In black baseball, only Satchel Paige was a better known personality than Josh Gibson. The 6’1″ 205 lb strongman was the standard against whom other hitters were measured. A natural hitter, the right-handed slugger hit for both distance and average.
With a confident countenance beneath a turned-up cap bill and a rolled-up left sleeve, displaying his powerful arm muscles, Gibson’s presence in the batters box personified power. He awaited the pitch in a semi-crouched, flat-footed stance, and without striding generated a compact swing that produced tape-measure home runs with such regularity that it came to be expected as the norm.
Credited with 962 home runs against all levels of competition in his 17 year career, he also compiled a .391 lifetime batting average in the Negro Leagues. In addition to his slugging prowess, Gibson possessed a rifle arm and, by hard work behind the plate, made himself into one of the best receivers in the league. For a big man, he was quick behind the plate and also on the bases, and was a good baserunner.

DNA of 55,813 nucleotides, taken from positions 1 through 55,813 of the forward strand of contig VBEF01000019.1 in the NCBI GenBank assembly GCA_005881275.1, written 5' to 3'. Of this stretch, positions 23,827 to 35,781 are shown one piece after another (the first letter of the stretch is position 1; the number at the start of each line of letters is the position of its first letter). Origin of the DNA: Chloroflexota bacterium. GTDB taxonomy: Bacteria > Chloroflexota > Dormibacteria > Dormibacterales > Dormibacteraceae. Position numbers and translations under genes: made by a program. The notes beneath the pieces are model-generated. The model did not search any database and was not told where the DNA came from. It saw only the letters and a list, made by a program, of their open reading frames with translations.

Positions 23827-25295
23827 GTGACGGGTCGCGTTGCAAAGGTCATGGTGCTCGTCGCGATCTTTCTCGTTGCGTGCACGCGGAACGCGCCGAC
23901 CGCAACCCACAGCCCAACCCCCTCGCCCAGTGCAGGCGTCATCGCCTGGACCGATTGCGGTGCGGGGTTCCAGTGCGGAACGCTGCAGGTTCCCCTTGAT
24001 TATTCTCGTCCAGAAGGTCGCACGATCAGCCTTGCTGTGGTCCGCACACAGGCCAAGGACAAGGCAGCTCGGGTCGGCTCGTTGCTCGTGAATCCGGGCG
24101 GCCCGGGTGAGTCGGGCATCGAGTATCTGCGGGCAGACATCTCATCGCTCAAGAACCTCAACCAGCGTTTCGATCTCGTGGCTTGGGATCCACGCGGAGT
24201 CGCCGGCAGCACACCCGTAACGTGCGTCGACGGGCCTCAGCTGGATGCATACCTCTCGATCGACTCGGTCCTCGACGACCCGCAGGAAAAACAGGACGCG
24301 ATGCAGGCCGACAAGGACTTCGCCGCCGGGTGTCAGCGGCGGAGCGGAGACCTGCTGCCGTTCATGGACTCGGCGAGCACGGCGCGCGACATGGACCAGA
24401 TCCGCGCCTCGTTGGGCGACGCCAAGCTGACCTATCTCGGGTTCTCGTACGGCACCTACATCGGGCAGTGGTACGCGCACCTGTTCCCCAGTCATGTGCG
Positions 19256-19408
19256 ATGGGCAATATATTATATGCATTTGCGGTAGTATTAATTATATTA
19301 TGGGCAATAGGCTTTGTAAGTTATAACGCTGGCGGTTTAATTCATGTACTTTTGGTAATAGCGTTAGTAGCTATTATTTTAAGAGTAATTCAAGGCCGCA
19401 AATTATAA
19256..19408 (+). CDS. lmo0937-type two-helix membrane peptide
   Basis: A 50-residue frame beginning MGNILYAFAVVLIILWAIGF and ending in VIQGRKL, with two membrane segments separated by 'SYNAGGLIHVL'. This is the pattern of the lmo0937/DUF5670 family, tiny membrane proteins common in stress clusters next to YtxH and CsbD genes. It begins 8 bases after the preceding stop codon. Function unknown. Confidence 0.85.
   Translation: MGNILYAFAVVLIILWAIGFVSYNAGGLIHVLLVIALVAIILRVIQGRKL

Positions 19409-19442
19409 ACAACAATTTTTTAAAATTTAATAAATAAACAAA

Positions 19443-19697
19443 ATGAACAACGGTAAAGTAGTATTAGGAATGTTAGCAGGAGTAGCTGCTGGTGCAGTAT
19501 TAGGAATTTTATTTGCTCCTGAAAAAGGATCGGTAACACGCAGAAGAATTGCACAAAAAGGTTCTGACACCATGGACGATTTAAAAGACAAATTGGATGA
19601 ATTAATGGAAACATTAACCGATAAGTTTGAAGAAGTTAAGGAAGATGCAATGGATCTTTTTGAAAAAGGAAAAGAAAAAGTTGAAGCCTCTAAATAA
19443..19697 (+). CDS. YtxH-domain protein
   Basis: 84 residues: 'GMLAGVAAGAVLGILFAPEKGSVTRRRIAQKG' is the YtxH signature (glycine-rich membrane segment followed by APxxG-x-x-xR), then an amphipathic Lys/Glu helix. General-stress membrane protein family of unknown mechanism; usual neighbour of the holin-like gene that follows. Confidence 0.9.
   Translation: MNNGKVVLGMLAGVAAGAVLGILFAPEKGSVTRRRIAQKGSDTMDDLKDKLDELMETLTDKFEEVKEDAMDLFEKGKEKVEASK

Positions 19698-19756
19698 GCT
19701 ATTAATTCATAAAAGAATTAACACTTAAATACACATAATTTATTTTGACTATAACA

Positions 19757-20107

Always affable and easy going, Gibson was well liked and respected by his peers, His popularity extended to the fans, and he was voted to start in nine East-West All-Star games, in which he compiled a sensational .483 batting average.
Unfortunately, the major leagues were never afforded the opportunity to witness Josh Gibson’s greatness, for on January 20, 1947, he died a premature death only a month after his 35th birthday and just a few months prior to Jackie Robinson’s becoming the first black major leaguer in over a half century. He was elected to the National Baseball Hall of Fame in 1972.
Homestead Grays, Pittsburgh Crawfords
Babe Ruth, Jimmie Foxx, Bill Dickey, Johnny Bench
For Additional Information:
The Power and The Darkness: The Life of Josh Gibson in The Shadows Of The Game, by Mark Ribowsky